How Mitt Romney Differs From His Father: George Romney Stood For Something
Mitt Romney idolizes his father and refers to him as “the real deal.” In fact, some of his father’s advisers don’t believe Mitt has his dad’s sense of conviction. George Romney grew to oppose the Vietnam war and imposed a state tax as governor of Michigan, something Mitt now criticizes.
Fiscally conservative but socially moderate, dedicated to forging a Republicanism that invested itself in problems of race and American inner cities, he irked conservative elements of his party. A national figure after his election as Michigan’s governor in 1962, he fought vainly for a civil rights plank in the 1964 Republican Convention platform and, afterward, refused to support the party’s nominee, Arizona Sen. Barry Goldwater, an opponent of far-reaching civil rights legislation. “My dad was a champion of civil rights when some in the Republican Party questioned the civil rights movement,” Romney proudly remembers.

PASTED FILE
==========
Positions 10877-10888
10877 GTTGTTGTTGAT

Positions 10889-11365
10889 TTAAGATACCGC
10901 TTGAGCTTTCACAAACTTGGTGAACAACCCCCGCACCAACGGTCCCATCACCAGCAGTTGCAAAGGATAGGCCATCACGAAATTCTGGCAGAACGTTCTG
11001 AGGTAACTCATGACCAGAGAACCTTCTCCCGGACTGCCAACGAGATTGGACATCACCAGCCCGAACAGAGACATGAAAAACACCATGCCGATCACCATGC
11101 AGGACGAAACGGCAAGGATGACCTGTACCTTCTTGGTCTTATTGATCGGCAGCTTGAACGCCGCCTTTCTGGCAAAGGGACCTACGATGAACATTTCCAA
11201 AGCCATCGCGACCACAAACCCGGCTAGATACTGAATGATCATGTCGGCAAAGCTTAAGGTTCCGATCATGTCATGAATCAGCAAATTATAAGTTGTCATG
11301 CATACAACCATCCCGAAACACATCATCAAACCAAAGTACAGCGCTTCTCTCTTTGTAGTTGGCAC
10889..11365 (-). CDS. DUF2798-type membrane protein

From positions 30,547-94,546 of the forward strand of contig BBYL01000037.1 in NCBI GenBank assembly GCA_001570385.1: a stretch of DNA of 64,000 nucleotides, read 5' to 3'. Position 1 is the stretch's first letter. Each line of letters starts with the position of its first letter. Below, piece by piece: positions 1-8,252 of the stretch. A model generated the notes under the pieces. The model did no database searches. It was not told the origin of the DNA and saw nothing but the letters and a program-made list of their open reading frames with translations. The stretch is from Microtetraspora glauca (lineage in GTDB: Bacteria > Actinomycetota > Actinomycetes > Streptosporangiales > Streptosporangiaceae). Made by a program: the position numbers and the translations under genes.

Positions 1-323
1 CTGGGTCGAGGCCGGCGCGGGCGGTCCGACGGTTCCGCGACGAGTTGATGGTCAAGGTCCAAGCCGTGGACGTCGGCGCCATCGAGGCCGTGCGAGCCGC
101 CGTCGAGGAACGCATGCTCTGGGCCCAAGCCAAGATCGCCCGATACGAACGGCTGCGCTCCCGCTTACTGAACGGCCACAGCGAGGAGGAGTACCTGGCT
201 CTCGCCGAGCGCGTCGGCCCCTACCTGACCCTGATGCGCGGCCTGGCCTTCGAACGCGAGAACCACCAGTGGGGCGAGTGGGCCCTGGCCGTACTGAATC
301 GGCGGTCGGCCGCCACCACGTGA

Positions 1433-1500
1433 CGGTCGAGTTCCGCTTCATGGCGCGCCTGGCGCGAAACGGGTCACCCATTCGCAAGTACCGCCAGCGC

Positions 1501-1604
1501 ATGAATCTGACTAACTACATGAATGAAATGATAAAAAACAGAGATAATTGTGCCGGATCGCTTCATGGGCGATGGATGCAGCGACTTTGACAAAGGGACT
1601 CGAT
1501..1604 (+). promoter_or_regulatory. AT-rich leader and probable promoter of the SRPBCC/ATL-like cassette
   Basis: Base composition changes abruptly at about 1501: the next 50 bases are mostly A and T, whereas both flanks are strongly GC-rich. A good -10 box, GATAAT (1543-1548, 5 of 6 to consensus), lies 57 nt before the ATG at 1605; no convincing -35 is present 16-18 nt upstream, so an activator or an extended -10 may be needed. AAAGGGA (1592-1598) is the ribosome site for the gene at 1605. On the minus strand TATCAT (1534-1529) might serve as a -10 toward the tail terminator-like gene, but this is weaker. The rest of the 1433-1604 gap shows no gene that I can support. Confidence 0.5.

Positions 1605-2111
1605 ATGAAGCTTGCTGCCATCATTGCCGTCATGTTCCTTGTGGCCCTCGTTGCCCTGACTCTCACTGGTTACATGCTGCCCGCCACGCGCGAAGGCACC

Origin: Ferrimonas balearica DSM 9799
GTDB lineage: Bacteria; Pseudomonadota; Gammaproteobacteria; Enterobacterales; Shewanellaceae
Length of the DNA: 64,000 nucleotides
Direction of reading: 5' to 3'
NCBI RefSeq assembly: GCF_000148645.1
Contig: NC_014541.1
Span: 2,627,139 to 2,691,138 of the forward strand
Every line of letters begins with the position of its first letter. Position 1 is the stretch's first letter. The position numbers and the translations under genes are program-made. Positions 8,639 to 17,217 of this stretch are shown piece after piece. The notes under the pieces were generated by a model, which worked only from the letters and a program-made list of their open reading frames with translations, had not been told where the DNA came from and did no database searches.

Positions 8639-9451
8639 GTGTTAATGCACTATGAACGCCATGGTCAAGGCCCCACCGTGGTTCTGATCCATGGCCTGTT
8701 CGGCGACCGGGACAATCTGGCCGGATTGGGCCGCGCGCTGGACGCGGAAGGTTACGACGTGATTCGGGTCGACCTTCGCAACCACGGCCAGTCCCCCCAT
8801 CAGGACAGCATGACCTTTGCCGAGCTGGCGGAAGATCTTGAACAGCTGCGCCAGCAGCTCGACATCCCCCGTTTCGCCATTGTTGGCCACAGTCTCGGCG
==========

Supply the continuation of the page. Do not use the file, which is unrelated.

George took risks because of what he believed in. Mitt plays it safe.
Walter DeVries, a prominent [George Romney] adviser, views the younger Romney as something of a casualty from 1968: “Mitt is gun-shy from what they did to his father.”
DeVries added in an e-mail: “There was [a] significant difference between Mitt and his father — Mitt’s inability or unwillingness to take chances. Mitt did, of course, take a huge, unpredictable risk in his [Massachusetts] health-care program. . . . But, today, Mitt is totally predictable. He will always take the perceived safe answer or course.”Click here for reuse options!
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